The Historical Period of Enlightenment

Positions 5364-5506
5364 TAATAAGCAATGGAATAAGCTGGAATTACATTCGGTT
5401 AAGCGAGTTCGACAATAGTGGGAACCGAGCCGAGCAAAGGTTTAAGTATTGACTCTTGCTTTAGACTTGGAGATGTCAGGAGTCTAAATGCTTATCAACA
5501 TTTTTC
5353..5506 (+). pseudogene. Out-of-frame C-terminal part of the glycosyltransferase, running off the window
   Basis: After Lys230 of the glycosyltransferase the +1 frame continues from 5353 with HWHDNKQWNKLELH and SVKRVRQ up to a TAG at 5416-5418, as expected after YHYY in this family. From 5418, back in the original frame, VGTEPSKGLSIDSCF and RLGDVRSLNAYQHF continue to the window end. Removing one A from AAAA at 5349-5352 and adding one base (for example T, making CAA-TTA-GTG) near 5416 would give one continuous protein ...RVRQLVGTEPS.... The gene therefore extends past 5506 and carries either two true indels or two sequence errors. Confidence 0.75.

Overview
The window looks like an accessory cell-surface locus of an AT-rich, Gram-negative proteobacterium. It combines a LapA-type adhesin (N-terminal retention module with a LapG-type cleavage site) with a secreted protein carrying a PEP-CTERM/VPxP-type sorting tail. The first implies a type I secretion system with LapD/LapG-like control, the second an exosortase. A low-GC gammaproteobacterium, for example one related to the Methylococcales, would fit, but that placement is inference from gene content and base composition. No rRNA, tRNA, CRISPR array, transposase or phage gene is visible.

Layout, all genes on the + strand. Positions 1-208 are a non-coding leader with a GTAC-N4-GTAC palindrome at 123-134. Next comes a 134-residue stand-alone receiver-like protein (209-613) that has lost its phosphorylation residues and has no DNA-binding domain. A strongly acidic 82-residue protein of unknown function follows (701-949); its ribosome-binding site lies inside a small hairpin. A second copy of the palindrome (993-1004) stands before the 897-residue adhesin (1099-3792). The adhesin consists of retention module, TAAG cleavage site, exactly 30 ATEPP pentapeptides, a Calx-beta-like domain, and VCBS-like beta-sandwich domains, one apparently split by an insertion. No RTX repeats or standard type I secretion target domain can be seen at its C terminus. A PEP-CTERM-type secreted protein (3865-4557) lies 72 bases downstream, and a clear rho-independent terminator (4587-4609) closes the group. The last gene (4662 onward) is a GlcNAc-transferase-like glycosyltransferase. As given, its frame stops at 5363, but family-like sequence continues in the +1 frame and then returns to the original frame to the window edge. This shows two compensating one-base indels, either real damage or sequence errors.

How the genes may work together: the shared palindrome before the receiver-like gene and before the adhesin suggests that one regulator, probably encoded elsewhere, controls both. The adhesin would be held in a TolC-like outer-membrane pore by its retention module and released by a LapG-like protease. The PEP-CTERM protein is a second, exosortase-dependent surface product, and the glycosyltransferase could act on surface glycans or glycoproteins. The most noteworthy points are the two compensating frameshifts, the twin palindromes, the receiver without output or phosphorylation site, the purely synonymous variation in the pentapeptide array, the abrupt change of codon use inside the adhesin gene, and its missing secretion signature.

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Enlightenment The historical period which is known as the Enlightenment occurred during the latter half of the 17th century and the first half of the 18th century. The period was marked by a decided increase placed on the importance of scientific and philosophical investigation. Political philosophy was one of the most frequent and important branches of theorizing and discourse. One of the most famous political theoreticians was a man named John Locke. His theories would revolutionize the way that people thought about their governments and what right they had, if any, in questioning their government. Later, the rebellion between the colonies and Great Britain and then the subsequent founding of the United States of America would be based upon the writings of Locke, particularly his theories of toleration, the concept of republic, and his social contract theory. In his book Letters Concerning Toleration, John Locke wrote in response to the frequent holy wars on English history. English history and their colonies were based upon Christian tenets, and the governments and armies of the English throne were acting based upon their religious principles. Because of that cause, many people died. It would logically then reason that if there were more toleration of religious differences, there would be far fewer occasions of bloodshed because of religious viewpoint (McGrath 1998, page 214). This would become the basis then for the First Amendment of the United States Constitution
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